This is what endures, materially speaking, relative to the transient nature of human lives, politics, individual suffering; or at least, this is what endures if the land and the other species who share our home planet aren't poisoned out of existence soon.
I say this as it looks like glyphosate, Roundup by any other name, that most ubiquitous and destructive of herbicides licensed by Monsanto, will be legal again (or still) from tomorrow.
It's useless to list the griefs visited on us by those who are out for profit, who have no joined-up thinking, or any sense of exactly what they're doing to the ecosphere and the larger picture; let alone any sense that a tug on any part of the web affects the whole.
I feel this dissociation of our species so keenly it's almost a continuing physical ache. It's a deeply painful grief, but pointless, unless it urges me to positive action (which I guess it does, come to think of it).
So I take refuge in the blackbird song at 4am today; the sweet wet strong scent of the escapee roses who have taken over yards and yards of our hedge; the fragrance of herbs in the green courtyard; the bright yellow frog I discovered in my herb and flower bed, camouflaged, perhaps, to hang out among the mass upon mass of yellow-flowered ground cover of Creeping Jenny, and doing a grand job of eating up the slugs and snails so that my peonies, hollyhocks, cornflowers and irises have actually flowered this year.
I take refuge in the parent robin who comes into the kitchen asking for food. I take refuge in the song of the little brook in the valley; in the fact that our once-mowed home meadow (that houses our woodland margin, orchard and large veg garden) is now beautifully full of a hundred (poetic licence) species of flowering grasses.
I take refuge in the fact that none of our neighbours uses Roundup. I take refuge in the fact that the local organic growers, Riverford, have now become such a big concern – and in the fact that their attitudes, and food, are not only so widely available but so widely purchased, though of course only by the relatively affluent, since organic food is still more expensive than that poisoned and grown on poisoned land. I take consolation in the spreading words of Guy Watson, Riverford veg box founder, in today's newsletter: '... real wisdom lies in appreciating untidy diversity; working with nature with minimal intervention rather than fighting it with mowers and herbicides.'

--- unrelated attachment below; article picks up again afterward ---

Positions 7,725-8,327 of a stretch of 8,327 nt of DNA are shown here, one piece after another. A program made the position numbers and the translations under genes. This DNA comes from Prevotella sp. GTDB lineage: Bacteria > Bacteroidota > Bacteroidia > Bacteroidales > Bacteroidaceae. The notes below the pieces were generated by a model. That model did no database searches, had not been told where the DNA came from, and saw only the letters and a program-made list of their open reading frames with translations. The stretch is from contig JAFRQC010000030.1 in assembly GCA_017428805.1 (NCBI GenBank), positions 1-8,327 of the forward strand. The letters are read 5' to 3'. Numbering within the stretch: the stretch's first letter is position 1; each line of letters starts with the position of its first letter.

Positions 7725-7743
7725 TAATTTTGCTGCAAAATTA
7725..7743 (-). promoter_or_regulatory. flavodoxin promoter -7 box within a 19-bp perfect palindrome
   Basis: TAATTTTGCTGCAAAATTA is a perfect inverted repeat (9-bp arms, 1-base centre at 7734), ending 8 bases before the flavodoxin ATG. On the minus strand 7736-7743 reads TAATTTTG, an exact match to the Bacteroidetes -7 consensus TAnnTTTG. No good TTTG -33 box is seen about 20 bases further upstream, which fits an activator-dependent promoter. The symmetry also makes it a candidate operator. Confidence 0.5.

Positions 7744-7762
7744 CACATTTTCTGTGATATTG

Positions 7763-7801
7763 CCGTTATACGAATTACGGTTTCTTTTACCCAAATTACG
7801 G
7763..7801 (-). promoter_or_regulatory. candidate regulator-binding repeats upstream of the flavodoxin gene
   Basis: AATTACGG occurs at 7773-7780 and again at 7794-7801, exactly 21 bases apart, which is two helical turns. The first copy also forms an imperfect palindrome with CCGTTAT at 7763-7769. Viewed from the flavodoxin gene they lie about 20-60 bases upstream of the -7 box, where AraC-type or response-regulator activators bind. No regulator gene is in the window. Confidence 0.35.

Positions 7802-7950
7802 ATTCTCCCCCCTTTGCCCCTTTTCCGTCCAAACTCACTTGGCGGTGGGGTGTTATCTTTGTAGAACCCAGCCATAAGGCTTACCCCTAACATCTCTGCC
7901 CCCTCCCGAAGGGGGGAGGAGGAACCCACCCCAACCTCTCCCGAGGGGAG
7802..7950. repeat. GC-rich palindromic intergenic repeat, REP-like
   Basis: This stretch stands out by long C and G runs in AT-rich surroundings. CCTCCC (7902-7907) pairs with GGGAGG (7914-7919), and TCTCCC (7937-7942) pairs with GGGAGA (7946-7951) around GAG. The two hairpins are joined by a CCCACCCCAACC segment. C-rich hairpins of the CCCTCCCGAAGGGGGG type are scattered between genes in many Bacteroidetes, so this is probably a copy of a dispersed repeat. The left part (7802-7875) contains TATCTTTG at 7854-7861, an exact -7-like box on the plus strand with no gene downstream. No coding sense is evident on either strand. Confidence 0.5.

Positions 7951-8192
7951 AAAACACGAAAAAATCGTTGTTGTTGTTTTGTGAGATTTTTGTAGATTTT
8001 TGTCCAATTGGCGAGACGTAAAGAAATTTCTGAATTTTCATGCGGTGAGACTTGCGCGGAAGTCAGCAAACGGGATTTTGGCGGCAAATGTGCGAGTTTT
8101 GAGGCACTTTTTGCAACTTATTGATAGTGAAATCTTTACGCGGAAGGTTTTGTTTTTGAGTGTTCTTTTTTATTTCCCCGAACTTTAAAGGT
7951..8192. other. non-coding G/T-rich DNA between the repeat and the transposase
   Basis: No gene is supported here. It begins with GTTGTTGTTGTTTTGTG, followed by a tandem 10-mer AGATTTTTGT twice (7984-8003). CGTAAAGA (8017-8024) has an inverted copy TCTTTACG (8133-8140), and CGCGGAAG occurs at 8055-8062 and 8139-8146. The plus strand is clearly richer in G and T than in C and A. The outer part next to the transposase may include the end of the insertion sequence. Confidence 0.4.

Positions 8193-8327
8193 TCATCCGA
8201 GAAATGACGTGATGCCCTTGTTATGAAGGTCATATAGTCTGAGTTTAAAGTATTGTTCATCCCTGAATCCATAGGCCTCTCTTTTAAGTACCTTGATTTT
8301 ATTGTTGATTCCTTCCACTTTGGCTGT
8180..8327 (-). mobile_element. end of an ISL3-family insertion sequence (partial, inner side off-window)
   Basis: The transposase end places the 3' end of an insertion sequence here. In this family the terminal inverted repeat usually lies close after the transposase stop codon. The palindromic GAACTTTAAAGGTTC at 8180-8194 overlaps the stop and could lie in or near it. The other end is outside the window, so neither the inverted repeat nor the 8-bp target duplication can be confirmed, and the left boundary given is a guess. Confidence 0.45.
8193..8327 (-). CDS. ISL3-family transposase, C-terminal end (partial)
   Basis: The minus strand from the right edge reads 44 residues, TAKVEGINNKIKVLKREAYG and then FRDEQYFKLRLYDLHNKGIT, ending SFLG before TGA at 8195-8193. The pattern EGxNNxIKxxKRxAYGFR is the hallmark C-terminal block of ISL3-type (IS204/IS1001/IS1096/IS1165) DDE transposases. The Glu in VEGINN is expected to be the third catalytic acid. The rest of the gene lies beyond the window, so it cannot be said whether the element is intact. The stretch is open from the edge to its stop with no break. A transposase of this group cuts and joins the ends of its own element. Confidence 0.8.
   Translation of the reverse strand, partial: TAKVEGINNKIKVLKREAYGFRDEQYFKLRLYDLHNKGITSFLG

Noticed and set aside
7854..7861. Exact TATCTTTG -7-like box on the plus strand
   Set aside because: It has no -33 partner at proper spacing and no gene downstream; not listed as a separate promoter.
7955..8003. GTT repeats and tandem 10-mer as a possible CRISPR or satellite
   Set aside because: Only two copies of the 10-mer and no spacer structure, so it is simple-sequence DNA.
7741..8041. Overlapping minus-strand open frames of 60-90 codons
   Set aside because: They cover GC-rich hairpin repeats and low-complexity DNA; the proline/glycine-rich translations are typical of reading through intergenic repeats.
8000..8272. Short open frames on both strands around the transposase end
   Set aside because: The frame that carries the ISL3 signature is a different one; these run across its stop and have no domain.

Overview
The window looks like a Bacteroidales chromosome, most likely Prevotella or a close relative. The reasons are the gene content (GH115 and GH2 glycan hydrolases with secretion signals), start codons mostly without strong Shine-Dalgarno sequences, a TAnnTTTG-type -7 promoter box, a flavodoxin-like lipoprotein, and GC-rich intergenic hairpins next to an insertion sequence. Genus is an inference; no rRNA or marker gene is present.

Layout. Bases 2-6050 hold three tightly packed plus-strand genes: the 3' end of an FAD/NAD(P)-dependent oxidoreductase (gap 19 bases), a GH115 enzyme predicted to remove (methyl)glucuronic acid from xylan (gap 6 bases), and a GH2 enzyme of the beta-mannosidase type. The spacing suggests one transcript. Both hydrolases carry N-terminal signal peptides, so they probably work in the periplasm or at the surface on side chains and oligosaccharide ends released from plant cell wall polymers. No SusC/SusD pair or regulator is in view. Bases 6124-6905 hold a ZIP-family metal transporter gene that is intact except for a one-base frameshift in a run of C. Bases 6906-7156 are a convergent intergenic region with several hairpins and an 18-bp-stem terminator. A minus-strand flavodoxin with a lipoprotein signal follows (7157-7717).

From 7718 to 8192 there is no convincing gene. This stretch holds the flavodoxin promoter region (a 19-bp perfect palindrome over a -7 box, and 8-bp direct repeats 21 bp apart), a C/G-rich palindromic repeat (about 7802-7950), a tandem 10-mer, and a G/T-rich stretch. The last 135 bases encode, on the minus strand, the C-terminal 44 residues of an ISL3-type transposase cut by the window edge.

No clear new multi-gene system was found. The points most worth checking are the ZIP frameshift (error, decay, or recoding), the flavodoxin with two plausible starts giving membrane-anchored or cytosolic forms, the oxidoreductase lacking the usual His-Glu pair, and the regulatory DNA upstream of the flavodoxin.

I take refuge in the nourishment of silence and solitude.
And I take nourishment from others' hearts and minds and the kindnesses and wisdoms to be found therein, whether in friends, family, strangers, on social media, or via those most consoling things, books.
And speaking of books, I take consolation in the little personal fact that, during a bad start to the morning, I received an email via my website from a very old friend in America from whom I haven't heard in ten years, and who gave me that inspiring book written on Cape Cod by Henry Beston, The Outermost House. B's email was to tell me how much he'd loved, and been moved by, my last novel, The Burning Ground, which he'd just read on Cape Cod. In a year when my writing has seemed to be on slowburn in terms of being out there in the world, this made me smile.
And in the veg garden, so slow to start this year, things are gradually picking up. What joy to be digging new potatoes, planting out (finally) the squash and courgettes. What joy to have the first small pick of broad beans, especially since they went in 6 months later than they should.
And as one cure for sadness is a giveaway, here's my recipe for broad beans for you:
- Pod and steam beans for 3 - 6 minutes, depending on size.
- Marinate hot in this mix: olive oil, soy sauce, grated root ginger, finely-chopped garlic, salt and ground pepper, chopped parsley.
- Eat cold.